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Nathaniel Rateliff & The Night Sweats - The Future

The Future effectively combines provocative lyrics married to the Sweats’ trademarked attack; one that’s successful, even triumphant, and paves the way for more of the same in forthcoming endeavors.

Album - Nathaniel Rateliff - The Future | Stax (2021)
November 1, 2021 12:11 pm GMT
Last Edited May 9, 2023 1:10 am GMT

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Only the most fervent Americana fans were aware of Nathaniel Rateliff before his 2015 debut with his seven-piece band the Night Sweats.

That explosive, gold-certified record introduced the gruff-voiced singer/songwriter to a worldwide audience, eager to support his soul, R&B and rock-laced sound.

It was a major transformation from the pensive, largely acoustic work he had previously chronicled, both with earlier outfit The Wheel and solo on tiny indie labels.

A rollicking 2017 live album and the appropriately titled Tearing at the Seams studio recording followed, solidifying the Night Sweats’ earthy attack. But Rateliff was intent on featuring his more introspective side; especially after a painful divorce and the death of his first producer Richard Swift. The result was 2020’s return to his reflective roots, eschewing the band’s name, horns and rugged soul for the meditative And It’s Still Alright.

It was a courageous, even audacious move, and it worked. The ruminative collection was met with far greater acclaim than his pre-Sweats work from a newfound audience, perhaps not familiar with his older material.

Since both sides of Rateliff were now revealed, the next phase was to combine the two on the long-awaited third group effort, The Future.

Written and recorded during the pandemic, Rateliff reflects on this challenging, uncertain time in the set’s lyrical themes. That ambiguity is displayed on ‘Survivor’, the first single, where he sings “I’m afraid the weight of the world is catching up with you / I’m afraid to admit it’s catching up to me too” over a heart-pounding rhythm section that’s equal parts funk and rock, the horns punctuating the groove.

Rateliff’s lyrics have always been well crafted, but his darker side is now apparent. The opening title track - a song espousing a religious and political fervor - features crying pedal steel, gospel backing vocals and Rateliff singing like he just listened to Bob Dylan’s New Morning with “Well they’ll come to steal and divide / All that’s good”.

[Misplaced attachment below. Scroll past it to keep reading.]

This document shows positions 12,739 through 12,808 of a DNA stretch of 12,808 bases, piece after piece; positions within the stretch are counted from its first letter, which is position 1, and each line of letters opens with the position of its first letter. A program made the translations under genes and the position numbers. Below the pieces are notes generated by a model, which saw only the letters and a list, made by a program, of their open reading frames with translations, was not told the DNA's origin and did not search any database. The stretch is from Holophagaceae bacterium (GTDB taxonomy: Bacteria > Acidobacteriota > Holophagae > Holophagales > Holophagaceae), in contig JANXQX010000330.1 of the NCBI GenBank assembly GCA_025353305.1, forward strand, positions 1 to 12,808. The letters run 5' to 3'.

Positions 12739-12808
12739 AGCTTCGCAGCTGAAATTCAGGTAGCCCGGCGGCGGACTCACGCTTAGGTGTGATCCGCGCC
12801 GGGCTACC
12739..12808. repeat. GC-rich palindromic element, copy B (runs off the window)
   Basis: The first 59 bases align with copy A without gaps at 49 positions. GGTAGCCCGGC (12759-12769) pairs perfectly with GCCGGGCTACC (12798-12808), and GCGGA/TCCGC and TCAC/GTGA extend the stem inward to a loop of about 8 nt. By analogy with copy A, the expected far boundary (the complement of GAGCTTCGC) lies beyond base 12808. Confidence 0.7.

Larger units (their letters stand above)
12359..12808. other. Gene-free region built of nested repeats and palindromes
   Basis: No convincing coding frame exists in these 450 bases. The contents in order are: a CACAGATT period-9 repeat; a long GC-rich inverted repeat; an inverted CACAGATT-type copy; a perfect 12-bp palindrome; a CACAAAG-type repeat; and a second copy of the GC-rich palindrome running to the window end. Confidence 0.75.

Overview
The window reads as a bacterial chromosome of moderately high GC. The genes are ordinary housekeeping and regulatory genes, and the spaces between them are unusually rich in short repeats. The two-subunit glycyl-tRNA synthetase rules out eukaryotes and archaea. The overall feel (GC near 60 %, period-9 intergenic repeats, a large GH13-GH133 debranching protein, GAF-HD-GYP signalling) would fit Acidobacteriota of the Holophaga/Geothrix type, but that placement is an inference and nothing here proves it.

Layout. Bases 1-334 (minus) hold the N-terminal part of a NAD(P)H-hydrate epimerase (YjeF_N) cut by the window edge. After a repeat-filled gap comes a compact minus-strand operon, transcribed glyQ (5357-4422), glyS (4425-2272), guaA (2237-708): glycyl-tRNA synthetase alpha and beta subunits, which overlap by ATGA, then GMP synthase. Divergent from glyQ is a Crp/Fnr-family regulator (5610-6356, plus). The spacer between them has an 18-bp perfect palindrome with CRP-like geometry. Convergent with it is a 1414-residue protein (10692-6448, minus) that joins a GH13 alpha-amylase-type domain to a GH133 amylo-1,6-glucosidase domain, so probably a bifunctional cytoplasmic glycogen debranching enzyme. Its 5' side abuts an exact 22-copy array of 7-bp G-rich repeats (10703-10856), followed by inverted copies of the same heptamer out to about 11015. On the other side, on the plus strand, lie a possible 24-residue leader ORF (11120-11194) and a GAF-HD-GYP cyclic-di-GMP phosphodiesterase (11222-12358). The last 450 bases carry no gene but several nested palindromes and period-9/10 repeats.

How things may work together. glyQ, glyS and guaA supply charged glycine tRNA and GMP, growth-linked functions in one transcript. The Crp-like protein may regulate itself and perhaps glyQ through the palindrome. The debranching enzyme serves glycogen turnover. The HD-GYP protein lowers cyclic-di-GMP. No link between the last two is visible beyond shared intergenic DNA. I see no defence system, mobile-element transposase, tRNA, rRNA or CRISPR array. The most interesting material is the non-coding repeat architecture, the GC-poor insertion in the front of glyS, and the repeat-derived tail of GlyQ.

The Night Sweats’ wallop is full of potency on tracks like ‘So Put Out’, which taps into some post-divorce anger as he howls “Even now you let me down / you’re still so put out / you’re loud and run your mouth” over a relentless thrusting thump.

The songs range from the bittersweet ballad ‘Baby I Got Your Number’, featuring Rateliff’s most supple singing, to the bouncy reggae-tinged ‘Oh I’, and the soulful Motown drive of the closing ‘Love Don’t’. The latter's pumping drums, driving horns and robust, husky vocals is a textbook example of this act’s collective strengths.

While the three-piece horn section is a key ingredient in the Night Sweats’ sound, they never solo and generally stay on a low boil, enhancing the songs yet lacking a tougher, jazzy edge that would bring another dimension to the sound.

It’s something of a missed opportunity but a minor criticism on this return to form for Rateliff and his band.

The Future effectively combines provocative lyrics married to the Sweats’ trademarked attack; one that’s successful, even triumphant, and paves the way for more of the same in forthcoming endeavors.


The Future is out on Friday 5th November via Concord / Stax. You can purchase the record from Holler's selected partners below:

Album - Nathaniel Rateliff - The Future | Stax (2021)

Stax | 2021

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Written by Hal Horowitz
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